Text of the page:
How much stuff do you own? Are you able to take everything with you? Should you take everything with you? Do you already know where you’re going to be living? Is there even enough room for your stuff? In general, you probably know that moving quickly requires you to be selective about what you take with you. Start by decluttering and downsizing your possessions. Sell, donate, or discard items you no longer need. For every one that moves, the less stuff you have, the better- especially if you’re still figuring out your living situation.

Can You Secure Temporary Housing?

Sometimes, in order to get that successful career that you’re after, you’ll have to move- no doubt about that.  But not always will your new job help you house with housing. Sometimes, they will help, such as temporarily paying for a hotel or something, but most companies won’t do that. You basically struck gold if you did. So, with that said, if you’re needing temporary housing until you can find something more permanent, do you know what to do or where to look?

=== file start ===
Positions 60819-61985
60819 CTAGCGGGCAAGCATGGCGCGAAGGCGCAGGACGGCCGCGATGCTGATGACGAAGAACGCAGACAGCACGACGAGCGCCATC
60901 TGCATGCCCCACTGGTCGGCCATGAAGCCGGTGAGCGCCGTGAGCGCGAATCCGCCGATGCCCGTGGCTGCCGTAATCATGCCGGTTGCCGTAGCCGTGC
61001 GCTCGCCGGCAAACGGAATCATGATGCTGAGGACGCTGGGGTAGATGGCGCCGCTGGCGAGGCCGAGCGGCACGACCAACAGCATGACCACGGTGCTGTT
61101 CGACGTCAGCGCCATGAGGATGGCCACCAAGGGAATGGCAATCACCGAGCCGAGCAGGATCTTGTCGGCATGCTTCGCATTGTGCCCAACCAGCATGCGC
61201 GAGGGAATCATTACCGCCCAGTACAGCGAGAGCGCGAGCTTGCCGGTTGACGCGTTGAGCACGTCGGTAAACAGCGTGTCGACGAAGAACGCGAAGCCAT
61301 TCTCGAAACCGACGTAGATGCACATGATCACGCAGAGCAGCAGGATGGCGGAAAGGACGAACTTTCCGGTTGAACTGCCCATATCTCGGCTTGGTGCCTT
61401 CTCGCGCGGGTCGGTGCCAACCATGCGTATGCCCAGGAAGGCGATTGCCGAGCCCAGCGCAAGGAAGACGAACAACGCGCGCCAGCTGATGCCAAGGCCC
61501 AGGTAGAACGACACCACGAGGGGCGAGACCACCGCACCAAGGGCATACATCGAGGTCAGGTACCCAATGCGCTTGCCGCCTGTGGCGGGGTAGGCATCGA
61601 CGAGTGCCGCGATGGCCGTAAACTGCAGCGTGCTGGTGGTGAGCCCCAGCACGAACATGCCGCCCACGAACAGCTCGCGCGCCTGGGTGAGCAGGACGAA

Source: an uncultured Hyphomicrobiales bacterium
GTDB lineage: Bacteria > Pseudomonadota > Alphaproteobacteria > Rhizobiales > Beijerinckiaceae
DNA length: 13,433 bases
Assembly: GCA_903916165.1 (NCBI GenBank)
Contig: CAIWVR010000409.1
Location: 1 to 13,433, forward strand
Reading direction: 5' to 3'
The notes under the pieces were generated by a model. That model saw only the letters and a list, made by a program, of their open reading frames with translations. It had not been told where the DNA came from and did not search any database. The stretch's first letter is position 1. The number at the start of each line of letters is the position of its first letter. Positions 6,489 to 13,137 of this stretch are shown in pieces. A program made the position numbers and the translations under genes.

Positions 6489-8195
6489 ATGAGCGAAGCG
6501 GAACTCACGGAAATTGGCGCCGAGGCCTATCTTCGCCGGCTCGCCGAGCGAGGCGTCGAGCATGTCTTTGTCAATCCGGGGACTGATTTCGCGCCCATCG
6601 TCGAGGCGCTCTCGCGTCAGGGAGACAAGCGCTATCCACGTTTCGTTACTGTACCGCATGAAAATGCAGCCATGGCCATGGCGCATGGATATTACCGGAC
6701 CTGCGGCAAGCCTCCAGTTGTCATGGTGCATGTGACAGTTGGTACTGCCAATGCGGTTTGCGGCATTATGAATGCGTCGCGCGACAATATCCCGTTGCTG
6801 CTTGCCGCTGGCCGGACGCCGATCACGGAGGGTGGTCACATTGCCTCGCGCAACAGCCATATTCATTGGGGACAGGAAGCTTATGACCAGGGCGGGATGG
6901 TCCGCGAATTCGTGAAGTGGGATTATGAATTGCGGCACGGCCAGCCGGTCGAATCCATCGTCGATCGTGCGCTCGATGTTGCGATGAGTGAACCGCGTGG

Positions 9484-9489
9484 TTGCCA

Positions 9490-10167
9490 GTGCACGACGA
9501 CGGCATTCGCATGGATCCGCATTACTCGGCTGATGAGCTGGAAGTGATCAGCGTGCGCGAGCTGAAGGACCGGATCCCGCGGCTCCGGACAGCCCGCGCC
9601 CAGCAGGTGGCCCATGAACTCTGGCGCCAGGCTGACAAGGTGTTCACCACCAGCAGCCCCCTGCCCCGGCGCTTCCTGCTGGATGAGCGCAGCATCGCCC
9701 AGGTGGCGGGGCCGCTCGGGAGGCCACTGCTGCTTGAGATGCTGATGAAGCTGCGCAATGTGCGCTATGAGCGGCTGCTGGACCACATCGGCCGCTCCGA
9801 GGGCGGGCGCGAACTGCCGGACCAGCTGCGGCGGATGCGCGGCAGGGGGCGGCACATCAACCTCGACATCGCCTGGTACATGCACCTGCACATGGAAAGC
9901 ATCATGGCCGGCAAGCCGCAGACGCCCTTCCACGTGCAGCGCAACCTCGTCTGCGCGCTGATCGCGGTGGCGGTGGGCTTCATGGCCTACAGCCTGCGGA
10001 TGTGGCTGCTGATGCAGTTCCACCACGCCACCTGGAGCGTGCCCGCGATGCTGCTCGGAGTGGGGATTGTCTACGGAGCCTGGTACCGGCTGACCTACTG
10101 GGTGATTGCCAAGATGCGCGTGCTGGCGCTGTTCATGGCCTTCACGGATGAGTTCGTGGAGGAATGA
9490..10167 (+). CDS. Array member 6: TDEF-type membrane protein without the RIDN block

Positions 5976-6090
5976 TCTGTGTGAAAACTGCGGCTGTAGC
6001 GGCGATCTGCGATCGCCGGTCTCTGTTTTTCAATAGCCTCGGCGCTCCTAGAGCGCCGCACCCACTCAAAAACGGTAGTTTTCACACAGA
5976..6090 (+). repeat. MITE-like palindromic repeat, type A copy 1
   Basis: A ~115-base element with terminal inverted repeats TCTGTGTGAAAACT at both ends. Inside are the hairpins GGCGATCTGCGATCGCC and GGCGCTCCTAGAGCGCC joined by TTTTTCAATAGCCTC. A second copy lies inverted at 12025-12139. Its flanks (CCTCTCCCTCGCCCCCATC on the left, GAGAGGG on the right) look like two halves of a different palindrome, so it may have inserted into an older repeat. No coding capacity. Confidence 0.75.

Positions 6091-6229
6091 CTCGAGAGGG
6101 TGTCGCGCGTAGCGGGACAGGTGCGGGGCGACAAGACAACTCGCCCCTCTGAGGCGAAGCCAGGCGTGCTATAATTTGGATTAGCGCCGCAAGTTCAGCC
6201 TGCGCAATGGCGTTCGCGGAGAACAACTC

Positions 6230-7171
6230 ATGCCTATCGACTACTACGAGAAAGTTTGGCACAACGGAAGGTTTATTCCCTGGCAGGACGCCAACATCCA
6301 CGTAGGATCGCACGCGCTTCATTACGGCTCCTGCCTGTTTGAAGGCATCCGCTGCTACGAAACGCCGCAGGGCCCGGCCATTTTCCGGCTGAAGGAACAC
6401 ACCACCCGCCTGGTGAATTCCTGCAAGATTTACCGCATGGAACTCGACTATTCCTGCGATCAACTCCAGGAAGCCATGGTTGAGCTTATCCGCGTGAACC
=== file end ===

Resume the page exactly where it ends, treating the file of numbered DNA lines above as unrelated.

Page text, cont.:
Options include extended-stay hotels, Airbnb rentals, or subletting. This allows you to settle in your new location while you search for a more permanent home. These are far from ideal, but sometimes, you just need to make this work out for the time being.

Photo Courtesy of Kevin SchmidPlan Your Finances Carefully

One thing that so many people get wrong is the fact that there is this idea that companies will pay for all relocation costs. Sometimes, if you’re lucky, they will pay for it in full or partial. Other times, you’ll have to pay first, and within your first or second paycheck, you’ll be reimbursed. Sometimes, companies won’t pay for anything at all, and you’ll need to squeeze it into your negotiations in order to make it happen.

So, with that said, you need to stay cautious, and you’re going to have to make sure your finances are in order. There’s no doubt about it that moving can be costly, so create a budget to cover expenses like transportation, accommodation, and initial living costs. Negotiate if you’re able to because it’s hard to bounce back financially from an expensive move.

Photo Courtesy of Kelly SikkemaNotify Important Parties ASAP